One possible solution to his problem was the use of focal statistics rather than zonal statistics for extracting information. This works especially well for buffers around points since the buffers will always be the same size. Focal statistics provide options for rectangle buffers or circular buffers. Focal statistics are nice because if new points are added then the rasters are already there. There is no need to re-run anything other than extracting the values to points. Focal statistics are sensitive to edge effects so be cautious with points located near the boundary of a raster.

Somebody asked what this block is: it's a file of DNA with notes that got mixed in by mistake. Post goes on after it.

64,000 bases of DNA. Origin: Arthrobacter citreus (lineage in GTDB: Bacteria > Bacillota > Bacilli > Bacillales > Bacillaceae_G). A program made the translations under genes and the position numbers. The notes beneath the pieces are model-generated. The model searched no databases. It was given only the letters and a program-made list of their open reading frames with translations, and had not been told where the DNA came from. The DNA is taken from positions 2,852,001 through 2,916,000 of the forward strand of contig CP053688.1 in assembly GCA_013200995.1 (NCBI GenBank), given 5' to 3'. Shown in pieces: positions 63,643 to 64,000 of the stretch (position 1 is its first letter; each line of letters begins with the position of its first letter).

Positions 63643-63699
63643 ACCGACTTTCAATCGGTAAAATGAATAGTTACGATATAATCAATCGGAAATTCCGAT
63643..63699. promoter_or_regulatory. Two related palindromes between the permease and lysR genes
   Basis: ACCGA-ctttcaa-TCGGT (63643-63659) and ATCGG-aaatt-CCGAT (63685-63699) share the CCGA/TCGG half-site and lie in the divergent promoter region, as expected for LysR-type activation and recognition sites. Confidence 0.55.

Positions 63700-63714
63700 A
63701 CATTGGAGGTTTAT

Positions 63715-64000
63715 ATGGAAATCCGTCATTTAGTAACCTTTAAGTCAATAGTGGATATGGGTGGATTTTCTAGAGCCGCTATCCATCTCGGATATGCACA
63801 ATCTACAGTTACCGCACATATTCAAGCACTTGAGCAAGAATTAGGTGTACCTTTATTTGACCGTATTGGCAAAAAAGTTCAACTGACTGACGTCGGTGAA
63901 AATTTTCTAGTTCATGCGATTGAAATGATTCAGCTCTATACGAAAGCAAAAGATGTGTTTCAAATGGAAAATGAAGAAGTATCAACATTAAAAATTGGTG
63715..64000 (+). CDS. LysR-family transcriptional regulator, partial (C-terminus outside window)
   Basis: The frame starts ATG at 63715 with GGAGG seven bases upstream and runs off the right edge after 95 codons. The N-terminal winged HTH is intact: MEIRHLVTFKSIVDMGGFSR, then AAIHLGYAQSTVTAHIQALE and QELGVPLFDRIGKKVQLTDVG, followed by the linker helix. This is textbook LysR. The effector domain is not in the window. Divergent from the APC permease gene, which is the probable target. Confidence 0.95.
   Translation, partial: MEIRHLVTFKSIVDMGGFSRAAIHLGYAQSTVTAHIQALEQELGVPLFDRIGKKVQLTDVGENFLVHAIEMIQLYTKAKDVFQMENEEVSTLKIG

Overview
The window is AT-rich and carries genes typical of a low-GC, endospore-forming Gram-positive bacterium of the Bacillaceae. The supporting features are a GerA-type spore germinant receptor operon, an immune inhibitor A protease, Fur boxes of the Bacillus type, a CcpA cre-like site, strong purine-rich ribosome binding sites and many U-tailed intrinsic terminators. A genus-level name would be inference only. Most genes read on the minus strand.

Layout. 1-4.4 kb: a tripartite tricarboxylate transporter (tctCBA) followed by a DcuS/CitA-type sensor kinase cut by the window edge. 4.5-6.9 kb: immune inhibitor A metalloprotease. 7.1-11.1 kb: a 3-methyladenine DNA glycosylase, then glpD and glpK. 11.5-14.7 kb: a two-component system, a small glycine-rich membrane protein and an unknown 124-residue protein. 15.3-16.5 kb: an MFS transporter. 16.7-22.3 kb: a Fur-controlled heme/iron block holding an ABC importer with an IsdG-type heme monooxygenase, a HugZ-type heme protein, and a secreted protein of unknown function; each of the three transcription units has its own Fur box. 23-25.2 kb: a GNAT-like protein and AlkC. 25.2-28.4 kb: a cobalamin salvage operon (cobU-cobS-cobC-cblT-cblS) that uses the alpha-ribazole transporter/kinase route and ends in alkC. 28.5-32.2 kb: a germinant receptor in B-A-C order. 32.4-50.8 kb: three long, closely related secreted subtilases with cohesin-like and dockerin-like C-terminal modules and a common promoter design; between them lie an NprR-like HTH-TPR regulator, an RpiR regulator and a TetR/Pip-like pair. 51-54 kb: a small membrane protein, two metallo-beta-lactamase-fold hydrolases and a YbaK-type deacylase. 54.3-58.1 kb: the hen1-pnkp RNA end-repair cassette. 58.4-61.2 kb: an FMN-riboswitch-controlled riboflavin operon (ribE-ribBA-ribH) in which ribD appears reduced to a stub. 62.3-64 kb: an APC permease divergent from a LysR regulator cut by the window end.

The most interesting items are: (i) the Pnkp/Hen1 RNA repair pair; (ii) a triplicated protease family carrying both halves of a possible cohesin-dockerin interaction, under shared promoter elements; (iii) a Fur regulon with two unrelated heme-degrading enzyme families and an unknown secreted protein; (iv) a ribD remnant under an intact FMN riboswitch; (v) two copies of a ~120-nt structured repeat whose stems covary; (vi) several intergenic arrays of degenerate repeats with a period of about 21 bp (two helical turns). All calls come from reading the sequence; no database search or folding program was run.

Zonal statistics, on the other hand, are preferable in situations with irregularly shaped zones (often polygons) like watersheds or administrative units like counties. Zonal statistics can be made to work with overlapping polygons with a little extra work. Usually this involves unioning the overlapping polygons, finding areas common to more than one point, and then doing some sort of area weighted average.